Review

Radiation and Environmental Biophysics

, Volume 47, Issue 1, pp 63-69

Hematopoietic cell renewal systems: mechanisms of coping and failing after chronic exposure to ionizing radiation

  • Theodor M. FliednerAffiliated withRadiation Medicine Research Group and WHO Liaison Institute for Radiation Accident Management, Faculty of Medicine, University of Ulm Email author 
  • , Dieter H. GraessleAffiliated withRadiation Medicine Research Group and WHO Liaison Institute for Radiation Accident Management, Faculty of Medicine, University of Ulm

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Abstract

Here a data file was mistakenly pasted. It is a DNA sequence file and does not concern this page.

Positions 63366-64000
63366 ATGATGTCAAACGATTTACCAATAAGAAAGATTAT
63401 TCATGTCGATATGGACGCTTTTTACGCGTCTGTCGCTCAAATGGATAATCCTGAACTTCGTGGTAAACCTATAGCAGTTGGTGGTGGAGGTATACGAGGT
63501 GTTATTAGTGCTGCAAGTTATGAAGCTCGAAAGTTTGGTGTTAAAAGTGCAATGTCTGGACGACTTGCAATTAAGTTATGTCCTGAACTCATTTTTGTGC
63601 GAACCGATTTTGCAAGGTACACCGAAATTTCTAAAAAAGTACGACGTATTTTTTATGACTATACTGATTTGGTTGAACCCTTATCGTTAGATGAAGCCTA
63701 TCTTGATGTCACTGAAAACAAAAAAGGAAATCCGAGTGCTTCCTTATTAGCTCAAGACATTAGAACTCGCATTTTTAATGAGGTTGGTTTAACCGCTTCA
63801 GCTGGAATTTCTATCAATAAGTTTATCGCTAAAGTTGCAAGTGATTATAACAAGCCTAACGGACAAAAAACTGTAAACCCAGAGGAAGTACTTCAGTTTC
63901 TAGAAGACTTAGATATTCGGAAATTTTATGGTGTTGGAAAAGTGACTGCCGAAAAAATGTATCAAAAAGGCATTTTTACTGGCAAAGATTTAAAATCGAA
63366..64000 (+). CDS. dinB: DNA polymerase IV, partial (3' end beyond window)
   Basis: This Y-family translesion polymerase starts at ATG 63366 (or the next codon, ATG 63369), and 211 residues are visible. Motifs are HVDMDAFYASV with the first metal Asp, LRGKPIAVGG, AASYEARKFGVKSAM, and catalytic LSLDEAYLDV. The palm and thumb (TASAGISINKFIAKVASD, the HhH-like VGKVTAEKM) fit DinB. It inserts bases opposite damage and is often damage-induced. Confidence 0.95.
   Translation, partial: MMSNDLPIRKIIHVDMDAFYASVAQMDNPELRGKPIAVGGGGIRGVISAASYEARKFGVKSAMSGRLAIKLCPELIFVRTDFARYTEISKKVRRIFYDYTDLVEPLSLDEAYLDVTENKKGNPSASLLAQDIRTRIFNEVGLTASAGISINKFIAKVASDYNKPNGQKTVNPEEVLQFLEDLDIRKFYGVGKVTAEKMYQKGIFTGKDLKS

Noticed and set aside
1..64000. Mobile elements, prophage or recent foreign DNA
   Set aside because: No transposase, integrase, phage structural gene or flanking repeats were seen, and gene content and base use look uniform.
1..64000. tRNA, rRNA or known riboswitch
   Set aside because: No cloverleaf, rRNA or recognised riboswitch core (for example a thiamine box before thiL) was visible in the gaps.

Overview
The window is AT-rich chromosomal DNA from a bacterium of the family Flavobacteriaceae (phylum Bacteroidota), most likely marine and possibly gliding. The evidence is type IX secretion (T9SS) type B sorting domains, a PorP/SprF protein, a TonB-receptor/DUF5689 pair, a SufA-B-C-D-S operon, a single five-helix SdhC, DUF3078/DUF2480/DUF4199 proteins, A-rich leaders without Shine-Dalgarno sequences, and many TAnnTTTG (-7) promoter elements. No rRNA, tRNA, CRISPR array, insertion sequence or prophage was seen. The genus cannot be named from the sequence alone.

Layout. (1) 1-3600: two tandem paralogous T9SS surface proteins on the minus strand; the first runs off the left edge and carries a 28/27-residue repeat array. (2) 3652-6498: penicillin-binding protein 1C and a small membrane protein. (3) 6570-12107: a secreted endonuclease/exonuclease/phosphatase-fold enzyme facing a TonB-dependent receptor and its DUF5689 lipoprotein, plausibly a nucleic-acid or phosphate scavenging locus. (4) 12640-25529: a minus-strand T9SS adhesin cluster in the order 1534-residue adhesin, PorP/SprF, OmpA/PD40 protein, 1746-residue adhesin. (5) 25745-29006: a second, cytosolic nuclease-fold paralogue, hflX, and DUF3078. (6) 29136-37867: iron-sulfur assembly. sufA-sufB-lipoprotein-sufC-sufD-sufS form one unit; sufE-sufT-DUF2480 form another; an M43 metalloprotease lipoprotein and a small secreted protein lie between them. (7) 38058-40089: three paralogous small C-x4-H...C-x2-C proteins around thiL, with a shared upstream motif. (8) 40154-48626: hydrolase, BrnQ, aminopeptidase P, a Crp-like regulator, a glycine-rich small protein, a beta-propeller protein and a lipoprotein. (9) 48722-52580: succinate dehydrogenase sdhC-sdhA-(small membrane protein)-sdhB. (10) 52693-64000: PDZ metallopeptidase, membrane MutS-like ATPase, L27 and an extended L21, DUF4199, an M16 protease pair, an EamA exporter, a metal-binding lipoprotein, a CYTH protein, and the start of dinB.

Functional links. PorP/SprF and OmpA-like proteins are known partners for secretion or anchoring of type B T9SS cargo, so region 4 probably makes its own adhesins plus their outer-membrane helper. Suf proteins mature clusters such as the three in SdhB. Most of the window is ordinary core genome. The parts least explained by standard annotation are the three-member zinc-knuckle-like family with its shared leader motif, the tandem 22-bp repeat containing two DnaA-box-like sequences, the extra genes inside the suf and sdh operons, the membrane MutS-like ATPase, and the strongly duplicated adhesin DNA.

On the occasion of the first international workshop on systems radiation biology we review the role of cell renewal systems in maintaining the integrity of the mammalian organism after irradiation. First, 11 radiation emergencies characterized by chronic or protracted exposure of the human beings to ionizing irradiation were “revisited”. The data provide evidence to suggest that at a daily exposure of about 10–100 mSv, humans are capable of coping with the excess cell loss for weeks or even many months without hematopoietic organ failure. Below 10 mSv/day, the organisms show some cellular or subcellular indicators of response. At dose rates above 100 mSv/day, a progressive shortening of the life span of the irradiated organism is observed. To elucidate the mechanisms relevant to tolerance or failure, the Megakaryocyte–thrombocyte cell renewal system was investigated. A biomathematical model of this system was developed to simulate the development of thrombocyte concentration as a function of time after onset of chronic radiation exposure. The hematological data were taken from experimental chronic irradiation studies with dogs at the Argonne National Laboratory, USA. The results of thrombocyte response patterns are compatible with the notion of an “excess cell loss” (compared to the steady-state) in all proliferative cell compartments, including the stem cell pool. The “excess cell loss” is a function of the daily irradiation dose rate. Once the stem cell pool is approaching an exhaustion level, a “turbulence region” is reached. Then it takes a very little additional stress for the system to fail. We conclude that in mammalian radiation biology (including radiation medicine), it is important to understand the physiology and pathophysiology of cell renewal systems in order to allow predicting the development of radiation induced lesions.